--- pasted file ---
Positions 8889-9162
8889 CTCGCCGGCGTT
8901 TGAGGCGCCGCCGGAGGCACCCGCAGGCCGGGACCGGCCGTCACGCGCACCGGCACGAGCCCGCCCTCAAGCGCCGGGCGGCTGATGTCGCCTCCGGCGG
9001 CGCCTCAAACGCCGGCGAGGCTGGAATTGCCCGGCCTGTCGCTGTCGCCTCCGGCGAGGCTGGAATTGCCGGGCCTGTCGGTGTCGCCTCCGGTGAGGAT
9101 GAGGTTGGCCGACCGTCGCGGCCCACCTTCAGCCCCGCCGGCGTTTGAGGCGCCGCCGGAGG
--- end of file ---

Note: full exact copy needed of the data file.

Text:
Positions 8889-9162
8889 CTCGCCGGCGTT
8901 TGAGGCGCCGCCGGAGGCACCCGCAGGCCGGGACCGGCCGTCACGCGCACCGGCACGAGCCCGCCCTCAAGCGCCGGGCGGCTGATGTCGCCTCCGGCGG
9001 CGCCTCAAACGCCGGCGAGGCTGGAATTGCCCGGCCTGTCGCTGTCGCCTCCGGCGAGGCTGGAATTGCCGGGCCTGTCGGTGTCGCCTCCGGTGAGGAT
9101 GAGGTTGGCCGACCGTCGCGGCCCACCTTCAGCCCCGCCGGCGTTTGAGGCGCCGCCGGAGG